We had reported a few days back about the possibility of air-gapped systems also getting hacked and there was an incident that hackers have found a way to get inside air-gapped systems as well. For those who are not aware of the same, air-gapped systems are those systems that remain in complete isolation from other networks.
For example, these air-gapped systems don’t have any connection to the internet and they are also not connected to the other systems in a network physically. This means that the chances of hacking an air-gapped system remotely are next to zero but the first report of an air-gapped system getting hacked troubled everyone.
Now, a new report is available to us regarding air-gapped systems and it is something that will not be well received by governments all over the world. Because the report states that air-gapped systems in the Taiwanese and Philippine military have been hacked.
Or at least, there was an attempt to target those systems as per the officials. They have also mentioned that the hackers were working “in the interests of the Chinese government”. As we all know, relations between China and Taiwan are not great at all since China claims Taiwan to be a part of them while Taiwan claims to be independent.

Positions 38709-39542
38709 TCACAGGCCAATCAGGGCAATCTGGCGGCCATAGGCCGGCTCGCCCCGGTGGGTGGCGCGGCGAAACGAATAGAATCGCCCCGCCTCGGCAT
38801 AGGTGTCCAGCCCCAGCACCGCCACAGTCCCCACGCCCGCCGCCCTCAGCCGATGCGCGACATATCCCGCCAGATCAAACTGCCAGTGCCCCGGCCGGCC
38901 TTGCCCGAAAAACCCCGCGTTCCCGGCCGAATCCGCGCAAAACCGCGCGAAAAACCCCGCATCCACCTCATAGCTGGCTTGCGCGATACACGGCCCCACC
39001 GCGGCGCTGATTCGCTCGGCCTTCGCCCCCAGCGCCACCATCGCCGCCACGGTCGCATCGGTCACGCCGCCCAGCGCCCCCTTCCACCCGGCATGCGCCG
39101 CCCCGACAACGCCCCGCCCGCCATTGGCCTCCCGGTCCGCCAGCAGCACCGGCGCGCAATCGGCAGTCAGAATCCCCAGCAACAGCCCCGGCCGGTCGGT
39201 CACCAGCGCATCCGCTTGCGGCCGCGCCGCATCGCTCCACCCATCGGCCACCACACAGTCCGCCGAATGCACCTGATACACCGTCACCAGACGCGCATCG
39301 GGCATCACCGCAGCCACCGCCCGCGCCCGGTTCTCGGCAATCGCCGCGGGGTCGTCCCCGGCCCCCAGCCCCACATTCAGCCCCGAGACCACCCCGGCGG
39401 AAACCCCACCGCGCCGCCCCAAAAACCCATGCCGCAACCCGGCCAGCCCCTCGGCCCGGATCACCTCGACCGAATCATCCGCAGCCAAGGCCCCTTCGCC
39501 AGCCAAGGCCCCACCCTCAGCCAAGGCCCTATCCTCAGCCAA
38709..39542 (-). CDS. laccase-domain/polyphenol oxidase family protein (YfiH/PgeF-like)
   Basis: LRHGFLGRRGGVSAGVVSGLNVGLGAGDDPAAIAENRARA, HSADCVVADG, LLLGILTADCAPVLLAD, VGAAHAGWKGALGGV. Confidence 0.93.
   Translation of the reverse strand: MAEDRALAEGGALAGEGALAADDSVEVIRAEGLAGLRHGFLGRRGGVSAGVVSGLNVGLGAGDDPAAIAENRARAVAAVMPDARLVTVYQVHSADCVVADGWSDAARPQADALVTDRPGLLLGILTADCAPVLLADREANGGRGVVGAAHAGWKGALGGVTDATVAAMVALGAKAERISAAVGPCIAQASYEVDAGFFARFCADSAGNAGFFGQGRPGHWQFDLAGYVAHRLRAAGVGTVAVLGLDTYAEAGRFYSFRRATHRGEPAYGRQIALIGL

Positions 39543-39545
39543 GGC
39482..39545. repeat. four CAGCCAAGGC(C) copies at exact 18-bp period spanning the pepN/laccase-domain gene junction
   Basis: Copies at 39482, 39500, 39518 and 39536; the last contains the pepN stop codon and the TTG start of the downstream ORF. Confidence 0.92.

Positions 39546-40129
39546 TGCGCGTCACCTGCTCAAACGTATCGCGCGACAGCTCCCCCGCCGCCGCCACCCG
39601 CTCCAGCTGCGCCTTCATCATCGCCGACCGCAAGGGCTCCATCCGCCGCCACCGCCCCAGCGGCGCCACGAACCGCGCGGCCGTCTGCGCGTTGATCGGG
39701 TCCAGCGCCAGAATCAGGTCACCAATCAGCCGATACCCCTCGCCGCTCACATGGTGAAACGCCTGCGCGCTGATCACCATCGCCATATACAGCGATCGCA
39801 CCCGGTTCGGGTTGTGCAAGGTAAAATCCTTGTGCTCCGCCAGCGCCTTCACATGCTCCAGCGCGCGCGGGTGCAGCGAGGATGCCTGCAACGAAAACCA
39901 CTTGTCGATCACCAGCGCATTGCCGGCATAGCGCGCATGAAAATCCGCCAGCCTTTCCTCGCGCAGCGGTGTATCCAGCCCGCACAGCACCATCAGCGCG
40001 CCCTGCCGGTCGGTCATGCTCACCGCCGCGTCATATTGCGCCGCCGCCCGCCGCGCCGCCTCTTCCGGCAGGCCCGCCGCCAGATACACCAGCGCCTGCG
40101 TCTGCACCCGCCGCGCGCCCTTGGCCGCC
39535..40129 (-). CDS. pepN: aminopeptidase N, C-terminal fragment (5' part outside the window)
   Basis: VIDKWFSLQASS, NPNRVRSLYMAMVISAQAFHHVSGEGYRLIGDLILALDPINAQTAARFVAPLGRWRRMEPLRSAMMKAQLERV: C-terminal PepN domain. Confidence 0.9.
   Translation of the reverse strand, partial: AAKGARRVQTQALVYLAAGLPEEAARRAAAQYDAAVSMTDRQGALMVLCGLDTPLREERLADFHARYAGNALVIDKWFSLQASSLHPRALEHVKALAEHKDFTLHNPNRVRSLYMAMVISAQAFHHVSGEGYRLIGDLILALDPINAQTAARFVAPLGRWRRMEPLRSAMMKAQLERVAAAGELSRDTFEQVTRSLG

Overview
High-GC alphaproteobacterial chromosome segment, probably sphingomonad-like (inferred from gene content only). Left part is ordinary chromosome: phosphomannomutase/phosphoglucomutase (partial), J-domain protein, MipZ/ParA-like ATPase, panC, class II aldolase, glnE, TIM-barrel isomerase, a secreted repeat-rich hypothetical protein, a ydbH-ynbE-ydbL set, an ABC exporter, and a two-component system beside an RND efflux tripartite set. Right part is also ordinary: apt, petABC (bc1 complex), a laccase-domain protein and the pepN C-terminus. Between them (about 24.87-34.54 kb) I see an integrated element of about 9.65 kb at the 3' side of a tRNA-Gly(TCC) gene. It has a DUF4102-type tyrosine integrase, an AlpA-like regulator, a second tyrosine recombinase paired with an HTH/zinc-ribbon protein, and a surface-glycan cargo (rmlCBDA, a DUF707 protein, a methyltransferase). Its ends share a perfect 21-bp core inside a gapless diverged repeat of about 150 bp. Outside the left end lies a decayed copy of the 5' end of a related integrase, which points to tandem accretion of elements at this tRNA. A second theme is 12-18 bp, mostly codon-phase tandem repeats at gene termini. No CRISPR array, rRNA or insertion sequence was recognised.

This attack involved the use of USBferry which is a malware strain that contains a feature allowing it to self-replicate to removable USB devices, such as thumb drives and portable storage systems.
According to Trend Micro, “point of these attacks was to allow hackers to reach inside air-gapped (isolated, internet-disconnected) networks operated by the Taiwanese and the Philippine militaries, and other targets”.
As per the report, this malware “would infect a system with fewer security protections, then wait for a USB device to be connected, infect the device, and wait to be ferried to other parts of a victim’s internal network”.